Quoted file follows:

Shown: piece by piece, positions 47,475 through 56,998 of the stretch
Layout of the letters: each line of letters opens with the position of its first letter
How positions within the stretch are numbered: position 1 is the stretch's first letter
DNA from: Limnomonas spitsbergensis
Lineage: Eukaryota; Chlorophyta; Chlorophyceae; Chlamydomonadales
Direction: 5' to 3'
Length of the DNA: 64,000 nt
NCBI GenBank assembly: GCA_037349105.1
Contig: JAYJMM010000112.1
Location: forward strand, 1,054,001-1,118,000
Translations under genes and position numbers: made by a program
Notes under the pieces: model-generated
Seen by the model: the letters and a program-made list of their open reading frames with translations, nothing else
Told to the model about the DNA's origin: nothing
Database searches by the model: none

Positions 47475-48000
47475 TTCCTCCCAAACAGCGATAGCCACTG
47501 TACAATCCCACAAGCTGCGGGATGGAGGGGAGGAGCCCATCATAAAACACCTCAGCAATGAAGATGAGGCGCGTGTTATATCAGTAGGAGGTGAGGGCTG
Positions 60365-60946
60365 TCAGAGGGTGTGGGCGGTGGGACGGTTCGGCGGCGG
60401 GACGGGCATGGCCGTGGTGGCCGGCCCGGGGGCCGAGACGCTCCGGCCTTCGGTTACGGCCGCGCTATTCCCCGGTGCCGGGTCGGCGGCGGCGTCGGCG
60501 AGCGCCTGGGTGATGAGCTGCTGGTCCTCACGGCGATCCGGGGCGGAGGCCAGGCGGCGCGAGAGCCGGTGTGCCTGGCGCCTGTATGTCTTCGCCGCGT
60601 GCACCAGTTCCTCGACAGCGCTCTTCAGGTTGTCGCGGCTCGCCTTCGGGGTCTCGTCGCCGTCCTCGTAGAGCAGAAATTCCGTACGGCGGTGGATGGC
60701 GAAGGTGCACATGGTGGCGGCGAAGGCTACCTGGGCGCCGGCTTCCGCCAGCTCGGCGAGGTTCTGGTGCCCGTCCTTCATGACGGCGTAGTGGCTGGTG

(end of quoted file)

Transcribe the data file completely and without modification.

Shown: piece by piece, positions 47,475 through 56,998 of the stretch
Layout of the letters: each line of letters opens with the position of its first letter
How positions within the stretch are numbered: position 1 is the stretch's first letter
DNA from: Limnomonas spitsbergensis
Lineage: Eukaryota; Chlorophyta; Chlorophyceae; Chlamydomonadales
Direction: 5' to 3'
Length of the DNA: 64,000 nt
NCBI GenBank assembly: GCA_037349105.1
Contig: JAYJMM010000112.1
Location: forward strand, 1,054,001-1,118,000
Translations under genes and position numbers: made by a program
Notes under the pieces: model-generated
Seen by the model: the letters and a program-made list of their open reading frames with translations, nothing else
Told to the model about the DNA's origin: nothing
Database searches by the model: none

Positions 47475-48000
47475 TTCCTCCCAAACAGCGATAGCCACTG
47501 TACAATCCCACAAGCTGCGGGATGGAGGGGAGGAGCCCATCATAAAACACCTCAGCAATGAAGATGAGGCGCGTGTTATATCAGTAGGAGGTGAGGGCTG
Positions 60365-60946
60365 TCAGAGGGTGTGGGCGGTGGGACGGTTCGGCGGCGG
60401 GACGGGCATGGCCGTGGTGGCCGGCCCGGGGGCCGAGACGCTCCGGCCTTCGGTTACGGCCGCGCTATTCCCCGGTGCCGGGTCGGCGGCGGCGTCGGCG
60501 AGCGCCTGGGTGATGAGCTGCTGGTCCTCACGGCGATCCGGGGCGGAGGCCAGGCGGCGCGAGAGCCGGTGTGCCTGGCGCCTGTATGTCTTCGCCGCGT
60601 GCACCAGTTCCTCGACAGCGCTCTTCAGGTTGTCGCGGCTCGCCTTCGGGGTCTCGTCGCCGTCCTCGTAGAGCAGAAATTCCGTACGGCGGTGGATGGC
60701 GAAGGTGCACATGGTGGCGGCGAAGGCTACCTGGGCGCCGGCTTCCGCCAGCTCGGCGAGGTTCTGGTGCCCGTCCTTCATGACGGCGTAGTGGCTGGTG